September 12, 2006


Joachim Fest (Daily Telegraph, 13/09/2006)

Joachim Fest, who died on Monday aged 79, was the most celebrated historian and the most distinguished journalist of the post-war generation in Germany.

For some 20 years, he was one of the publishers (i.e. editors) of Germany's leading newspaper, the Frankfurter Allgemeine Zeitung, responsible for its prestigious Feuilleton or culture section.

Because he was a journalist rather than a scholar, Fest's popularity aroused the envy of professorial rivals, none of whom could match the incisive elegance of his writing. Equally important was his flair for controversy. He was determined to prevent the wrong lessons being drawn from the past by the Left-wing establishment that had dominated German intellectual life since the 1960s.

Conservative in politics and Catholic by upbringing, Fest stood out among his contemporaries for his rejection of the influence of the Marxist sociologists of the Frankfurt school on the historiography of the Third Reich. Fest saw the Nazi phenomenon not as a product of capitalism, but as a moral catastrophe, made possible by the abdication of responsibility on the part of educated Germans.

IN MEMORY OF JOACHIM FEST: The Proud Loner (Matthias Matussek, 9/13/06, Der Spiegel)

When he told me about his memories of childhood and youth over dinner in London one-and-a-half years ago, he seemed to want to supplement his previous work with information about everyday life, the history of common people. There was nothing proud or arrogant about that. On the contrary. "It was no special childhood," he said casually. "Nothing spectacular. Except that my father prevented me and my siblings from becoming Nazis."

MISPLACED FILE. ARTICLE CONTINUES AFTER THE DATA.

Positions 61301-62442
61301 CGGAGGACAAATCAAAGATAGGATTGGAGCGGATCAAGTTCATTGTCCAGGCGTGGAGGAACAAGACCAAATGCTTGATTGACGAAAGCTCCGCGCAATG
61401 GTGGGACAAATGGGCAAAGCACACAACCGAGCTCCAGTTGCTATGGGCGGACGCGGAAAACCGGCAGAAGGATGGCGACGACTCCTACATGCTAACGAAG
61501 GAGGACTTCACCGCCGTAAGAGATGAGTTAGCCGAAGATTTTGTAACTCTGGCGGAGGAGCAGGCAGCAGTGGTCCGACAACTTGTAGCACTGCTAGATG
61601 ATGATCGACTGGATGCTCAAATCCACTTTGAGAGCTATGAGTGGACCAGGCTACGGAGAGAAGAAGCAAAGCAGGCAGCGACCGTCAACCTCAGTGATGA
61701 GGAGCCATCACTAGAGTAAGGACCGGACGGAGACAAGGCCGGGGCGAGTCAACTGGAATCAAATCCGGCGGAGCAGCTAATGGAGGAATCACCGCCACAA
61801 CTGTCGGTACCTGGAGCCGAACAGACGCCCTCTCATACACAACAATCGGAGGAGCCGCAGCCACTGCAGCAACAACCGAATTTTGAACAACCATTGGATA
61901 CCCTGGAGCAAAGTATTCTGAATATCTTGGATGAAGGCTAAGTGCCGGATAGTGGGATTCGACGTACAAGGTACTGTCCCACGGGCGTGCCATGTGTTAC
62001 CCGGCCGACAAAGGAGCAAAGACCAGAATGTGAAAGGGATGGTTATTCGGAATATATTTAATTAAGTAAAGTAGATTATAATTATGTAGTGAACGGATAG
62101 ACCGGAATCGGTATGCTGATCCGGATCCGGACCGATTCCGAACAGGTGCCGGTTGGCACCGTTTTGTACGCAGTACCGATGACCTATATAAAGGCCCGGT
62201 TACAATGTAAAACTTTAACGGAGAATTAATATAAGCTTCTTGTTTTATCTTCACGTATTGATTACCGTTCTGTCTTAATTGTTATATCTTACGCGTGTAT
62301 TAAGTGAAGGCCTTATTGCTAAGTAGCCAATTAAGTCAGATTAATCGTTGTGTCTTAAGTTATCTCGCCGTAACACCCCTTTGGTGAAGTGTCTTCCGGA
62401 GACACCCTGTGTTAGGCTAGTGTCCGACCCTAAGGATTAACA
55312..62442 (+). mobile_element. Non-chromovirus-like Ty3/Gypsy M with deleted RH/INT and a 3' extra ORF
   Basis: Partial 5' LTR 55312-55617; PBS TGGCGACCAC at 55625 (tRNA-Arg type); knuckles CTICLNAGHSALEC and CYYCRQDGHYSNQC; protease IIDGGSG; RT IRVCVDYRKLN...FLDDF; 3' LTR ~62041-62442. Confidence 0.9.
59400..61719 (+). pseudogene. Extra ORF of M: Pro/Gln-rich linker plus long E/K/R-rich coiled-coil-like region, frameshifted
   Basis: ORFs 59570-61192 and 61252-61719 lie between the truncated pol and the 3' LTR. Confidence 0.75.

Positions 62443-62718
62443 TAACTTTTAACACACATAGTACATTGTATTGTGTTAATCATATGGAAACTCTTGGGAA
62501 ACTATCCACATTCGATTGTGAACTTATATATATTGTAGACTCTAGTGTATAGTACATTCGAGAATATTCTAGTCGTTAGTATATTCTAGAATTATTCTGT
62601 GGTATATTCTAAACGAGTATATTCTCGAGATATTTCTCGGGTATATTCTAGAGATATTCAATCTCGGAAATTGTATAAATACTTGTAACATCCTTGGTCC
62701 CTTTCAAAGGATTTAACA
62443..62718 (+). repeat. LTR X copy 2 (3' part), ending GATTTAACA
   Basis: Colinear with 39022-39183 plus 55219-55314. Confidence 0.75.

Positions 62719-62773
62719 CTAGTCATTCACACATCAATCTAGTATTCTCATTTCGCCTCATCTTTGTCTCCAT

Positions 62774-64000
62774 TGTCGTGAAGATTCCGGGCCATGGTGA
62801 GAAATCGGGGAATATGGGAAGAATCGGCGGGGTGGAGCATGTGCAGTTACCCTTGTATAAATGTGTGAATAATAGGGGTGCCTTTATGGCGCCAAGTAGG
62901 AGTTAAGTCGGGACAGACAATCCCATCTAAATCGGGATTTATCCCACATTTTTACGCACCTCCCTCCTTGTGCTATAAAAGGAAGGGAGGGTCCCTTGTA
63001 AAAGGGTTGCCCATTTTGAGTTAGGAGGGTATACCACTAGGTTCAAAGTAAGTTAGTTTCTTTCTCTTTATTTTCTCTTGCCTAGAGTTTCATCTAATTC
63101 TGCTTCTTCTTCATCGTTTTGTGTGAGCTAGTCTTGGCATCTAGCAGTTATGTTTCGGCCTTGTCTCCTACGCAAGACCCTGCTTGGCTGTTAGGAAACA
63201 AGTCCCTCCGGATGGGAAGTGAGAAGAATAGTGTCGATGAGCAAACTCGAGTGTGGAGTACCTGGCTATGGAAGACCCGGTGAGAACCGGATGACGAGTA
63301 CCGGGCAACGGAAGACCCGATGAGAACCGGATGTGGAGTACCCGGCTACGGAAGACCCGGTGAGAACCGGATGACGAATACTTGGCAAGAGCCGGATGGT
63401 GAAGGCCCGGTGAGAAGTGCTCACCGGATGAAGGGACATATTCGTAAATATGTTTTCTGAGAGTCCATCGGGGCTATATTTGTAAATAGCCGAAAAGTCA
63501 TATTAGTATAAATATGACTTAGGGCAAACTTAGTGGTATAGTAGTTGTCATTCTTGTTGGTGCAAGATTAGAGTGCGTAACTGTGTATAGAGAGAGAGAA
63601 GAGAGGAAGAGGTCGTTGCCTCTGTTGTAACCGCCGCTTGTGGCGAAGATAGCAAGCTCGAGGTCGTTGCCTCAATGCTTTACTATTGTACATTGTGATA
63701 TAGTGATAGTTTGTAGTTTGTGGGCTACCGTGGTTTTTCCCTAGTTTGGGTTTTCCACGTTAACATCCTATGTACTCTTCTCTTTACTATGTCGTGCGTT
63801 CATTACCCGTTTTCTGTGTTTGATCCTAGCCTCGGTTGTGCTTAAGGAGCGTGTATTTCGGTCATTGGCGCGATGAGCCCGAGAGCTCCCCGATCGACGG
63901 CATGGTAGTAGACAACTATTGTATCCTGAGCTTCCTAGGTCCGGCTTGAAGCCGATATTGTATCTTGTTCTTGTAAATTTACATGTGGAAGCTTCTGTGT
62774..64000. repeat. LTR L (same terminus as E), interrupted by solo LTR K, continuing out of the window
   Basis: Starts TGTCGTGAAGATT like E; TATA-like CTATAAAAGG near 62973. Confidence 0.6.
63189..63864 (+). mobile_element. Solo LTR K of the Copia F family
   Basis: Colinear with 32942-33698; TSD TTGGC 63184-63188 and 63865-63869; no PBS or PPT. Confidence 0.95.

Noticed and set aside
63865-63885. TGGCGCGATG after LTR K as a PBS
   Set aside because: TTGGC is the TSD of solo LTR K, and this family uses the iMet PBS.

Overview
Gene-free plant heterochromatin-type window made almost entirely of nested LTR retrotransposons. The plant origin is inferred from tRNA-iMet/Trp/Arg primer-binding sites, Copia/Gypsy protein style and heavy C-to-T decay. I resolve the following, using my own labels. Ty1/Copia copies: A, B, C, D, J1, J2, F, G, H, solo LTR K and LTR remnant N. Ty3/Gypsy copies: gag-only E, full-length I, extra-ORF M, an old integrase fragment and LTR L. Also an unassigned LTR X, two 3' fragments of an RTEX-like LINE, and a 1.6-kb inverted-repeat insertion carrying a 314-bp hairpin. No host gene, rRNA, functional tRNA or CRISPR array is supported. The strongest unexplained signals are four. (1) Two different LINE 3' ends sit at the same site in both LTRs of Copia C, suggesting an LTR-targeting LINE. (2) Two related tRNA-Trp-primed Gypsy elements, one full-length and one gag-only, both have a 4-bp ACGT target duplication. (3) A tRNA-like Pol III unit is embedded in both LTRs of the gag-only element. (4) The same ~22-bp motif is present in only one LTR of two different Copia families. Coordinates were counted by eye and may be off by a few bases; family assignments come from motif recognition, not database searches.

But that was exactly what was extraordinary. He kept telling me about how his work was progressing - sometimes in euphoric tones - but then his declining health forced him to take painful time off. Now we know that when he was working on this book, he was working on his testament. This was what he wanted to bequeath to his compatriots: a tale about how it was possible to remain decent. And that a good upbringing - bourgeois, Catholic, Prussian - was essential.

He sent the first proofs to SPIEGEL. In the midst of the ruckus caused by Günter Grass's confession - a ruckus that had its mindless moments - it became possible to let Fest's more quiet and far more important voice be heard.

Fest's book can be considered the counterpart to Grass's coquettish confessions and elaborations about his membership in the Waffen SS. Now Günter Grass is touring Germany's theater stages, stuffing his pipe and announcing: "I was there too, buddy. Everyone was - even the Pope, in a way." Fest said: "I wasn't."

The fact that such a fuss is being raised about Grass speaks volumes about the German public's interests and moral fiber. People appreciate what is crooked, not what is straight, because what is straight always contains an implicit accusation.

Posted by Orrin Judd at September 12, 2006 11:00 PM

I haven't read it, but Mr. Fest's biography of Adolf Hitler is supposed to be excellent.

Posted by: Matt Murphy at September 13, 2006 7:52 PM

Anyone who took on the pernicious nitwits of the Frankfurt school can't be bad.

Posted by: Jim in Chicago at September 13, 2006 9:04 PM